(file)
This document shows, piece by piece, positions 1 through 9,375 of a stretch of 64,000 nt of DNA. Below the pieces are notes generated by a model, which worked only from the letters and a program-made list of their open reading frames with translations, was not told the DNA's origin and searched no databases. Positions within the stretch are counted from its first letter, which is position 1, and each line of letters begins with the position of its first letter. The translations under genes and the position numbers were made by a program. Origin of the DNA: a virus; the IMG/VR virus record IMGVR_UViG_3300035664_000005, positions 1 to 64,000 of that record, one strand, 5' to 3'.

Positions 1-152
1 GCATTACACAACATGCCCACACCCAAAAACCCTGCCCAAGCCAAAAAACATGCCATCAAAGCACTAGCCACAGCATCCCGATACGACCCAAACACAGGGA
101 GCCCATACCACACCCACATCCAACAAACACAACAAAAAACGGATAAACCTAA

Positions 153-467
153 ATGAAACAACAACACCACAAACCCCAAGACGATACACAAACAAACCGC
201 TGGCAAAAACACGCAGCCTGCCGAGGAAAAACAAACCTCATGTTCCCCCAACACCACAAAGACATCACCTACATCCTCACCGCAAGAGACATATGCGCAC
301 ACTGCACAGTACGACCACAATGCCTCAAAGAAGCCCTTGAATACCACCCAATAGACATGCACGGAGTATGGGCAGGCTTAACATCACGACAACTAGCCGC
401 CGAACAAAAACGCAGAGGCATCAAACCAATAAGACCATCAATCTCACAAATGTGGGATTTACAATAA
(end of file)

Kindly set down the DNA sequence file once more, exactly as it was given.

This document shows, piece by piece, positions 1 through 9,375 of a stretch of 64,000 nt of DNA. Below the pieces are notes generated by a model, which worked only from the letters and a program-made list of their open reading frames with translations, was not told the DNA's origin and searched no databases. Positions within the stretch are counted from its first letter, which is position 1, and each line of letters begins with the position of its first letter. The translations under genes and the position numbers were made by a program. Origin of the DNA: a virus; the IMG/VR virus record IMGVR_UViG_3300035664_000005, positions 1 to 64,000 of that record, one strand, 5' to 3'.

Positions 1-152
1 GCATTACACAACATGCCCACACCCAAAAACCCTGCCCAAGCCAAAAAACATGCCATCAAAGCACTAGCCACAGCATCCCGATACGACCCAAACACAGGGA
101 GCCCATACCACACCCACATCCAACAAACACAACAAAAAACGGATAAACCTAA

Positions 153-467
153 ATGAAACAACAACACCACAAACCCCAAGACGATACACAAACAAACCGC
201 TGGCAAAAACACGCAGCCTGCCGAGGAAAAACAAACCTCATGTTCCCCCAACACCACAAAGACATCACCTACATCCTCACCGCAAGAGACATATGCGCAC
301 ACTGCACAGTACGACCACAATGCCTCAAAGAAGCCCTTGAATACCACCCAATAGACATGCACGGAGTATGGGCAGGCTTAACATCACGACAACTAGCCGC
401 CGAACAAAAACGCAGAGGCATCAAACCAATAAGACCATCAATCTCACAAATGTGGGATTTACAATAA